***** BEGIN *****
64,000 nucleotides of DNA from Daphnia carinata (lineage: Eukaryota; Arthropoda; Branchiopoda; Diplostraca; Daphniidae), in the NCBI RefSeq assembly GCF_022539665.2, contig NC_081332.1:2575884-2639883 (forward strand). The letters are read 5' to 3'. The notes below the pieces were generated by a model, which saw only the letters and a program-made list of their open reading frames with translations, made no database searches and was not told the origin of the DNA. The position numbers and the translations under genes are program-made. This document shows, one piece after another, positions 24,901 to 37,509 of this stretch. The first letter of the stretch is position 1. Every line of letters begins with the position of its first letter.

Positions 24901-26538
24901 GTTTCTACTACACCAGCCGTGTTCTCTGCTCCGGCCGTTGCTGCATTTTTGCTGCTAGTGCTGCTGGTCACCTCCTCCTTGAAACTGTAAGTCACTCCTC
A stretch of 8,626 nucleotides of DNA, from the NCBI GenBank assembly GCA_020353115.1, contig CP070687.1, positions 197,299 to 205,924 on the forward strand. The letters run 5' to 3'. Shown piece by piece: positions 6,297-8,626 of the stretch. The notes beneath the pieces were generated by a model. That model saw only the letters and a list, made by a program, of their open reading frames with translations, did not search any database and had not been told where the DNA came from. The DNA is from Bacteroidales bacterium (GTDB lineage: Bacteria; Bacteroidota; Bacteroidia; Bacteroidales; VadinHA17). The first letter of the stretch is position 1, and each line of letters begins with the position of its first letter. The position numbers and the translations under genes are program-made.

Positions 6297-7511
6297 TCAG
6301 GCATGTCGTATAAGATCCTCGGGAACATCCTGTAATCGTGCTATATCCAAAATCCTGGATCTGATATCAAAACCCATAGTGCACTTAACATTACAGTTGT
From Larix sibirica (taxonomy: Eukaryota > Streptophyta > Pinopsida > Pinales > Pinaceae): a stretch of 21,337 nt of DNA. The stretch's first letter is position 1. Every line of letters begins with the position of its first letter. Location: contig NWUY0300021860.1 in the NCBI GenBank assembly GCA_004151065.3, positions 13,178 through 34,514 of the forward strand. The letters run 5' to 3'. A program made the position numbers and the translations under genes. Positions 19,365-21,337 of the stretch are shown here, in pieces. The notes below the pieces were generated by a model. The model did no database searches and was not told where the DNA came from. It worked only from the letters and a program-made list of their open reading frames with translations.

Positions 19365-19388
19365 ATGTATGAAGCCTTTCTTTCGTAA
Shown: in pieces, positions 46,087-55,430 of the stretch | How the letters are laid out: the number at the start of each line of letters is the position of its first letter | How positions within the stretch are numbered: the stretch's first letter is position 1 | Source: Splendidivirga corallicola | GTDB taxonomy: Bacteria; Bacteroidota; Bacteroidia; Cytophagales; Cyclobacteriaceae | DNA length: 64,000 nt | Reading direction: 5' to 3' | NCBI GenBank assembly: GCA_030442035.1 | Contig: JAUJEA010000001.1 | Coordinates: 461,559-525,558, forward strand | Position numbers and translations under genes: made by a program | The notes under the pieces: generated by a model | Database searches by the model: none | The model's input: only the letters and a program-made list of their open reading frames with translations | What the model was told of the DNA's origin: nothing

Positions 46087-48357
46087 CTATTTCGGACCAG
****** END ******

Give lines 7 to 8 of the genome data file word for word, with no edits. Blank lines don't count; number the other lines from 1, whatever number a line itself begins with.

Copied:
6301 GCATGTCGTATAAGATCCTCGGGAACATCCTGTAATCGTGCTATATCCAAAATCCTGGATCTGATATCAAAACCCATAGTGCACTTAACATTACAGTTGT
From Larix sibirica (taxonomy: Eukaryota > Streptophyta > Pinopsida > Pinales > Pinaceae): a stretch of 21,337 nt of DNA. The stretch's first letter is position 1. Every line of letters begins with the position of its first letter. Location: contig NWUY0300021860.1 in the NCBI GenBank assembly GCA_004151065.3, positions 13,178 through 34,514 of the forward strand. The letters run 5' to 3'. A program made the position numbers and the translations under genes. Positions 19,365-21,337 of the stretch are shown here, in pieces. The notes below the pieces were generated by a model. The model did no database searches and was not told where the DNA came from. It worked only from the letters and a program-made list of their open reading frames with translations.